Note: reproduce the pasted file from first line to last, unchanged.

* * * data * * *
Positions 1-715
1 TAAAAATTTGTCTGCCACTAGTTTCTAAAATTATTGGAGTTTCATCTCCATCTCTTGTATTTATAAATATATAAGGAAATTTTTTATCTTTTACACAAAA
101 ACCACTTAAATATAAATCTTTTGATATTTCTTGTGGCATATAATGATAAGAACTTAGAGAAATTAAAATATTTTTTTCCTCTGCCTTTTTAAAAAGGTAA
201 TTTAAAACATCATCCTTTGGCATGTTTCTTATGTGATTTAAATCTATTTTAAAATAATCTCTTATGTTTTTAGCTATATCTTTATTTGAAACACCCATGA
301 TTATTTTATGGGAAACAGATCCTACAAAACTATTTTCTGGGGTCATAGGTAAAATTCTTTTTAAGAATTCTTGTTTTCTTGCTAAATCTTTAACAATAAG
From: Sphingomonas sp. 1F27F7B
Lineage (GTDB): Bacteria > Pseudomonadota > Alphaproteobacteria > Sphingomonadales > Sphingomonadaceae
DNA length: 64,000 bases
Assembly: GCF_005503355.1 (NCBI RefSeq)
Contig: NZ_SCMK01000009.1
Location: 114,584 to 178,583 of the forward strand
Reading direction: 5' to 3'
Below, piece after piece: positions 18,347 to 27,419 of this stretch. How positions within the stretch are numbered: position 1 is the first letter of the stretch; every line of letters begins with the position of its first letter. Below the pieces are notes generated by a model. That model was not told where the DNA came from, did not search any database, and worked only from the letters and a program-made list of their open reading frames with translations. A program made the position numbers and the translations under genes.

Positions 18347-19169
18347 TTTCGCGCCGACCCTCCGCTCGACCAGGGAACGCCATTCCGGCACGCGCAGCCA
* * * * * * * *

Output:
Positions 1-715
1 TAAAAATTTGTCTGCCACTAGTTTCTAAAATTATTGGAGTTTCATCTCCATCTCTTGTATTTATAAATATATAAGGAAATTTTTTATCTTTTACACAAAA
101 ACCACTTAAATATAAATCTTTTGATATTTCTTGTGGCATATAATGATAAGAACTTAGAGAAATTAAAATATTTTTTTCCTCTGCCTTTTTAAAAAGGTAA
201 TTTAAAACATCATCCTTTGGCATGTTTCTTATGTGATTTAAATCTATTTTAAAATAATCTCTTATGTTTTTAGCTATATCTTTATTTGAAACACCCATGA
301 TTATTTTATGGGAAACAGATCCTACAAAACTATTTTCTGGGGTCATAGGTAAAATTCTTTTTAAGAATTCTTGTTTTCTTGCTAAATCTTTAACAATAAG
From: Sphingomonas sp. 1F27F7B
Lineage (GTDB): Bacteria > Pseudomonadota > Alphaproteobacteria > Sphingomonadales > Sphingomonadaceae
DNA length: 64,000 bases
Assembly: GCF_005503355.1 (NCBI RefSeq)
Contig: NZ_SCMK01000009.1
Location: 114,584 to 178,583 of the forward strand
Reading direction: 5' to 3'
Below, piece after piece: positions 18,347 to 27,419 of this stretch. How positions within the stretch are numbered: position 1 is the first letter of the stretch; every line of letters begins with the position of its first letter. Below the pieces are notes generated by a model. That model was not told where the DNA came from, did not search any database, and worked only from the letters and a program-made list of their open reading frames with translations. A program made the position numbers and the translations under genes.

Positions 18347-19169
18347 TTTCGCGCCGACCCTCCGCTCGACCAGGGAACGCCATTCCGGCACGCGCAGCCA